Actual true story: the conclusions of this study are neither novel nor valid.

The Lancet meta-analysis, authored by the Cholesterol Treatment Trialists group, examines individual patient data from 27 statin studies. Their findings disagree with an analysis published in 2010 in the Archives of Internal Medicine, and with analyses from two equally respected publications, the Therapeutics Letter and the Cochrane Collaboration.* Despite this history of dueling data the authors of last week’s meta-analysis, in a remarkable break from scientific decorum, conclude their report with a directive for the writers of statin guidelines: the drugs should be broadly recommended based on the new analysis.

As an editorialist points out, if implemented, the CTT group recommendations in the United States would lead to 64 million people, more than half of the population over the age of 35, being started on statin therapy—true story.

Where is the magic, you ask, in this latest effort? What is different? In some ways, nothing. Indeed just a year and a half earlier The Lancet published a meta-analysis of 26 of the same 27 studies, with the same results, by the same authors (true story, and an odd choice on the part of the journal). So the findings aren’t new. They are, however, at odds with other meta-analyses. Why? It is the way they calculated their numbers. This meta-analysis, like the earlier one from the same group, reports outcomes per-cholesterol-reduction. The unit they use is a “1 mmol/L reduction in low density lipoprotein (LDL)”, in common U.S. terms, a roughly 40-point drop in LDL.

That’s the magic: each of the benefits reported in the paper refers to patients with a 40-point cholesterol drop. Voilá. One can immediately see why these numbers would look different than numbers from reviews that asked a more basic question: did people who took statins die less often than people taking a placebo? (The only important question.) Instead, they shifted the data so that their numbers corresponded precisely to patients whose cholesterol responded perfectly.
Patients whose cholesterol drops 40 points are different than others, and not just because their body had an ideal response to the drug. They may also be taking the drug more regularly, and more motivated. Or they may be exercising more, or eating right, and more health conscious than other patients. So it should be no surprise that this analysis comes up with different numbers than a simple comparison of statins versus placebo pills. Ultimately, then, this new information tells us little or nothing about the benefits someone might expect if they take a statin. Instead it tells us the average benefits among those who had a 40-point drop in LDL.

But LDL drop cannot be predicted. Some won’t drop at all, some will drop just a bit, and some may drop more. Therefore the numbers here tell an interesting story about certain patients who took statins, but they have no relevance to patients and doctors considering statins. And yet, the latter group is the target of the study's concusions.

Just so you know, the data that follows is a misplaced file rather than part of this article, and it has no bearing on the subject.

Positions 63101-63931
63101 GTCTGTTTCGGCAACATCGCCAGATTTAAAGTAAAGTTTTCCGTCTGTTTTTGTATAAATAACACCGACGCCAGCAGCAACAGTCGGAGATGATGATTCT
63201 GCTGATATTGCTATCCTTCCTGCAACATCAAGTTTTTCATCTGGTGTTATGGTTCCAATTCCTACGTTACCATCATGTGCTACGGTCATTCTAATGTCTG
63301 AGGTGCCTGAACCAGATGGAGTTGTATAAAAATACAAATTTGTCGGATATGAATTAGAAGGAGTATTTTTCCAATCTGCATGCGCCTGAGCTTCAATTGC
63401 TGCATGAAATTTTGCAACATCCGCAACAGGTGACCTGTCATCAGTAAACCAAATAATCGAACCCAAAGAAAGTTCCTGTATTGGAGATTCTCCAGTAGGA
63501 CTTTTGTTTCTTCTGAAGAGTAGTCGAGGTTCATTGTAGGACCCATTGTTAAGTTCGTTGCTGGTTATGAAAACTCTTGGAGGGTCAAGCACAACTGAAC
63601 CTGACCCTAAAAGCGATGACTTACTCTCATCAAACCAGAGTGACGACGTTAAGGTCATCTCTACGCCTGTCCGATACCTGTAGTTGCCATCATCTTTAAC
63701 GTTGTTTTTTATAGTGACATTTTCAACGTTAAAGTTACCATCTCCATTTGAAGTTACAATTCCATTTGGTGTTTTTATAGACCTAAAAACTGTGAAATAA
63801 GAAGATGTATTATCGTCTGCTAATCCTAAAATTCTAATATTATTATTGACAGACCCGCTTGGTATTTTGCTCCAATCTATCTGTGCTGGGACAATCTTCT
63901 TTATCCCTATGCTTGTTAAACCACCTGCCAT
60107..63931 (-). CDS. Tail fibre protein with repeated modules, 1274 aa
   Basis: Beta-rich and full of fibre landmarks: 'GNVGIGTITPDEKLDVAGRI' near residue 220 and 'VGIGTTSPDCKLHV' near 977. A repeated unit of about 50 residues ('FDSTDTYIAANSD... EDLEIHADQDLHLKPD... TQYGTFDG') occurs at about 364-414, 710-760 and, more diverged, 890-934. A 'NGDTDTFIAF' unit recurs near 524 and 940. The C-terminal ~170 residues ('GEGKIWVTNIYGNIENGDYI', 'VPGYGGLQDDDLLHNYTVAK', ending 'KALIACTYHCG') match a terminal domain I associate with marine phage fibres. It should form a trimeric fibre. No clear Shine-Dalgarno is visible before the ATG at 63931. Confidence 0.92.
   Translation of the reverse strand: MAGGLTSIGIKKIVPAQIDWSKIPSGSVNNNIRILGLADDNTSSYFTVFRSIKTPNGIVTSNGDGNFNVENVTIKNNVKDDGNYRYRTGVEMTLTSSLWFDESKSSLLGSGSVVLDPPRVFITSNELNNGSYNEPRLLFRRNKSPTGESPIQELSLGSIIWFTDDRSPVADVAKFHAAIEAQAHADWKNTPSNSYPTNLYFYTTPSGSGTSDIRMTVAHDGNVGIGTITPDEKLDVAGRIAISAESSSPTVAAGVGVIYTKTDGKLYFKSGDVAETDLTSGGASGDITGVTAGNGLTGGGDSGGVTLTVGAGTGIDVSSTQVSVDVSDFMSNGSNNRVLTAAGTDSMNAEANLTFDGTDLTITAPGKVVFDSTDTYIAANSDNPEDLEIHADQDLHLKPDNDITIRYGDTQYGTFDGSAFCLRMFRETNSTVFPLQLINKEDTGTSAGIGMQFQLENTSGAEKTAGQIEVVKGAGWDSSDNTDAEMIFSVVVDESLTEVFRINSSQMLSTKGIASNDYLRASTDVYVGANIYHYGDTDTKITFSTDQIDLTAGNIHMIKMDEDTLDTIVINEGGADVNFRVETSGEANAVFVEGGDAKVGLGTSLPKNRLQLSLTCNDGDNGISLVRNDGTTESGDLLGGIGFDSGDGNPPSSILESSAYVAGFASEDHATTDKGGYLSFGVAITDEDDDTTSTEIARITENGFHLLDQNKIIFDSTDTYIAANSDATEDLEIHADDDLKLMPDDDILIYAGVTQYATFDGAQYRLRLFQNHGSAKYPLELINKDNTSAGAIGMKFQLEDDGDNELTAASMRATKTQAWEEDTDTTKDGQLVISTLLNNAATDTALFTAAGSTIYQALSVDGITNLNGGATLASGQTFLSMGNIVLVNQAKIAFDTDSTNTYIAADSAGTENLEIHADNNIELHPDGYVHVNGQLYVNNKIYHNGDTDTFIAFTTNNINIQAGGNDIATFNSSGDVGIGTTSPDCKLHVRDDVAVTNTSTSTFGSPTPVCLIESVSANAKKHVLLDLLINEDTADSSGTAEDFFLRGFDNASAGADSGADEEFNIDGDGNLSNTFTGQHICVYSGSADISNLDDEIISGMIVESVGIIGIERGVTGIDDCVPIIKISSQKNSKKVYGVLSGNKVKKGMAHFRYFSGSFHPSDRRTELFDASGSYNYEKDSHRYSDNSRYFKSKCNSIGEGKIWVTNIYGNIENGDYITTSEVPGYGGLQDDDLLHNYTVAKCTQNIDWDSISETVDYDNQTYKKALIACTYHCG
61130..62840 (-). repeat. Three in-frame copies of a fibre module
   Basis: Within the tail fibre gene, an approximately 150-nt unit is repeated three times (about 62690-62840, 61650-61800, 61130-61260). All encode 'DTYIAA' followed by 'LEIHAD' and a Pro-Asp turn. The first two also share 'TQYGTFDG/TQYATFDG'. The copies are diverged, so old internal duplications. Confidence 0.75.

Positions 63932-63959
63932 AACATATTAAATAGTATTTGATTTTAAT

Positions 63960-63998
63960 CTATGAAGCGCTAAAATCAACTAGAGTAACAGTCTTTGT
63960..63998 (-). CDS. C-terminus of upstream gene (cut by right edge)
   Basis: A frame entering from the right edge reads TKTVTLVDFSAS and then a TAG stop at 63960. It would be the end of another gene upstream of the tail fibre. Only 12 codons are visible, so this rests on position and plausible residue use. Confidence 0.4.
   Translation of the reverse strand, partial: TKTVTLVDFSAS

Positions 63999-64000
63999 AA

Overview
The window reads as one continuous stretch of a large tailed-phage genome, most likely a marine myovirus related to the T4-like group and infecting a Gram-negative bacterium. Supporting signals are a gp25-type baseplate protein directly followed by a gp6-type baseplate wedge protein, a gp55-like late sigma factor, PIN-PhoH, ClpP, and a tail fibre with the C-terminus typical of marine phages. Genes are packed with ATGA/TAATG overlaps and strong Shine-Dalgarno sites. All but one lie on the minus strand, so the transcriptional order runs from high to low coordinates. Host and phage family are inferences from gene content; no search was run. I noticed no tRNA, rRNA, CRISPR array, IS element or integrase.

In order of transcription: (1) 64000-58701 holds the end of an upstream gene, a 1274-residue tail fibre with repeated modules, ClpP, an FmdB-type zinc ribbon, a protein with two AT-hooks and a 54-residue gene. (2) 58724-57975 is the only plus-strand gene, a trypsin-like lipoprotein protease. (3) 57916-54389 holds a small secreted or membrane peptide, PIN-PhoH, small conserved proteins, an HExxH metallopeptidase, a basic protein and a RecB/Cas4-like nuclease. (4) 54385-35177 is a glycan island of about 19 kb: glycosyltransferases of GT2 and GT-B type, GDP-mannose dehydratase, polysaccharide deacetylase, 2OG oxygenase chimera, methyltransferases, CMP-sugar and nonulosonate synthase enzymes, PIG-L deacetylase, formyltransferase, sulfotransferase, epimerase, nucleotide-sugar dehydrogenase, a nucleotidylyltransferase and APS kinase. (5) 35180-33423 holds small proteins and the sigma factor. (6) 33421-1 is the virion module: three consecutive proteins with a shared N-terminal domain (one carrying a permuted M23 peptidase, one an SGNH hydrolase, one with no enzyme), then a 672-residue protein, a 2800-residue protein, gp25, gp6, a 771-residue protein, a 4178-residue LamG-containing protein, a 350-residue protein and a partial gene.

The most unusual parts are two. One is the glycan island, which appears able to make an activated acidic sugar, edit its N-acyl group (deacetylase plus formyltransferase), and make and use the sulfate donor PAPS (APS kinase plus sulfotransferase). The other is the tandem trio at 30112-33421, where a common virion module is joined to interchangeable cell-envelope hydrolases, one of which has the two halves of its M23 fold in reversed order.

True story: in prior meta-analyses that found no mortality benefit the investigators simply looked at studies of patients without heart disease and compared mortality between the statin groups and the placebo groups. No machinations, no acrobatics, no per-unit-cholesterol. They took a Joe Friday approach (just the facts, ma’am), and found no mortality benefit.

Perhaps never has a statistical deception been so cleverly buried, in plain sight. The study answers this question: how much did the people who responded well to the drug benefit? This is, by definition, a circular and retrospective question: revisiting old data and re-tailoring the question to arrive at a conclusion. And to be fair they may have answered an interesting, and in some ways contributory, question. However the authors’ conclusions imply that they answered a different, much bigger question. And that is not a true story.

Guideline writers, doctors, patients, journalists, and policy makers will all have to pay close attention to avoid the trappings of deceptive data, dressed up as a true story.

*The Cochrane Collaboration analysis reports an overall mortality benefit with statins (RR=0.86), however their summary suggests that statins should be used for primary prevention “with caution.” In particular on p.12, after a discussion of the biases in many of the trials that led to their numerical finding, they clearly state that using statins for patients with anything less than a 2% per year risk of coronary events “is not supported by existing evidence.” This cutoff encompasses virtually all people that would be considered candidates for primary prevention.

Read the complete article here.

Sunday, August 3, 2014

Thousands of Women in Lipitor diabetes Lawsuit - Liebhard

Thousands of Women in Lipitor Lawsuit Claims to Join South Carolina Litigation, Status Report Shows

Published on June 16, 2014 by Sandy Liebhard 
More than a hundred cases filed by some 3,000 female Lipitor lawsuit plaintiffs will soon join the federal diabetes drug litigation in the U.S. District Court, District of South Carolina, according to court documents.

A status report recently submitted by parties involved in the federal litigation indicates that 134 cases alleging new-onset Type 2 diabetes will be transferred to the multidistrict litigation in the coming weeks, on behalf of 3,000 plaintiffs.